King’s Construction

Celebrating its 61st anniversary, King’s Construction has a long history of performing high-level excavating services at fair and competitive prices. Through timeliness, attention to detail and superior customer service, the company works to establish strong ties to customers, suppliers and subcontractors.

“Since 1954, when our first D-7 Caterpillar moved dirt, we have maintained a reputation of good, hard, quality work,” says Taylor King, one of seven family owners. “The majority of that comes from our employees and the knowledge, hard work and commitment they bring to this company. They truly are the ones responsible for maintaining this reputation.”  

Strong Kingdom

Today, King’s Construction employs more than 65 people and operates more than 100 pieces of earthmoving equipment. Based in Oskaloosa, Kan., King’s Construction has expanded over the years into underground work, concrete, and federal and state projects. Among the major projects it has worked on are the Overland Park soccer fields, I-70 Lecompton interchange, Rock Chalk Sports Complex, Emilia Earhart Bridge Reconstruction, South Lawrence Traffic Way, South U.S. 59 Highway, Lansing High School and the Wakarusa Waste Water Treatment Plant.    

“Our customers span over a wide range,” King says. “We do a lot of work for the federal and state governments, excavating major roads, interchanges and bypasses.  Over the last few years we have also seen quite a bit of work with large cities, building sports complexes, redoing intersections and roads within the city, utility work and wastewater treatment plants.”

One of its biggest recent projects has been the Lansing High School project. It has spanned the course of three years from 2013 to 2015, and it includes the site plan, utilities package and concrete package. King’s Construction has also picked up numerous private jobs like Rock Chalk Park, an NCAA Olympic certified track and field complex in Lawrence, Kan.

One of the qualities of King’s Construction that has allowed it to become a well-regarded excavating contractor is its ability to adapt. Adding capabilities such as a concrete crew and more pipe crews have allowed the company to remain active even when big dirt jobs were hard to find.  

“We also do our work in a very timely manner,” King says. “It means a lot to us to be able to say we have never been into liquidated damages. We will do whatever it takes to get our work done on time without jeopardizing our employees’ safety.”

Change is Good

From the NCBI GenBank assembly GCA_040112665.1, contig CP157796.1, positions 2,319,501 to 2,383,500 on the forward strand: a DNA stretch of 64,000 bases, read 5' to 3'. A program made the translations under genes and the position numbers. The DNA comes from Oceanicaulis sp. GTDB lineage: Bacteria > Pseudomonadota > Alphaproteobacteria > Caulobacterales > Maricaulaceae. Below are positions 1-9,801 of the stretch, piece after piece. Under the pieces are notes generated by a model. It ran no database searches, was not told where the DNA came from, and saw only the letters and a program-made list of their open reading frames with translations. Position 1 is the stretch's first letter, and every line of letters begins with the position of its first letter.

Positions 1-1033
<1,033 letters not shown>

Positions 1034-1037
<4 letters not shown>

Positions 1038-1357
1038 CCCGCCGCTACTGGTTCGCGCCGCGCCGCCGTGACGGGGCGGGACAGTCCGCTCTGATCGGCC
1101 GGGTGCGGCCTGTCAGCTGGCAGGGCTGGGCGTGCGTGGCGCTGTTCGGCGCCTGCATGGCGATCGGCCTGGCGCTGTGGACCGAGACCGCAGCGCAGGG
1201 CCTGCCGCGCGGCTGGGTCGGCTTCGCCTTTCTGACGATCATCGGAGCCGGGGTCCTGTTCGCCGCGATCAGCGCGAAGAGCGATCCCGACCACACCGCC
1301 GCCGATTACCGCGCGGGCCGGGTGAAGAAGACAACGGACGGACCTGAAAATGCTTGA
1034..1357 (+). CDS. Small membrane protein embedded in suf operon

King’s Construction is always looking for ways to improve its offerings. The company carefully considers each purchase, bringing in each new piece of equipment with the idea of that piece creating better and faster production.  “Equipment technology has come a long way,” King says. “We are purchasing finishing equipment now that has GPS on it, allowing us to get the closest cut possible, and do it quicker.”

Among its recent investments has been a CMI TR-3503 Trimmer with total station GPS that allows the company to get an almost perfect grade without stakes or strings, saving time and money. This machine makes the company much more competitive on large road projects. 

“This business is ever-changing, and investing in key production equipment is essential to being successful,” King says.

A number of key trends are impacting King’s Construction right now as it works to provide top service to customers and achieve its growth goals for 2015. So far this year, the company is seeing a big change from 2014. Last year, it had an unusual amount of large dirt jobs close to its home office. This year, the jobs aren’t as close, and they aren’t very big.  

“This isn’t necessarily a bad thing, as we have the opportunity now to expand our name into places where we haven’t been,” King says. “We also have the opportunity to grow in other aspects of business.  It is looking like our utility crews and concrete crews might get the opportunity to have a big year.” 

When the company considers its major challenges and priorities in the years ahead, it is like most businesses in that the state of the economy will always be a chief concern. A lot of the company’s revenue and growth depends on how much money various government entities designate toward areas that will provide jobs for King’s Construction to pursue.  “If the funding decreases in these areas, our job bidding opportunities start to diminish,” King says. “There will also be a constant challenge of finding ways to adapt to the changing needs of our customers. As previously mentioned, 2015 is already shaping up to be a year of changes. Traveling, working on smaller and faster jobs, and having the opportunity to expand our name will prove to be both a challenge and a priority.” 

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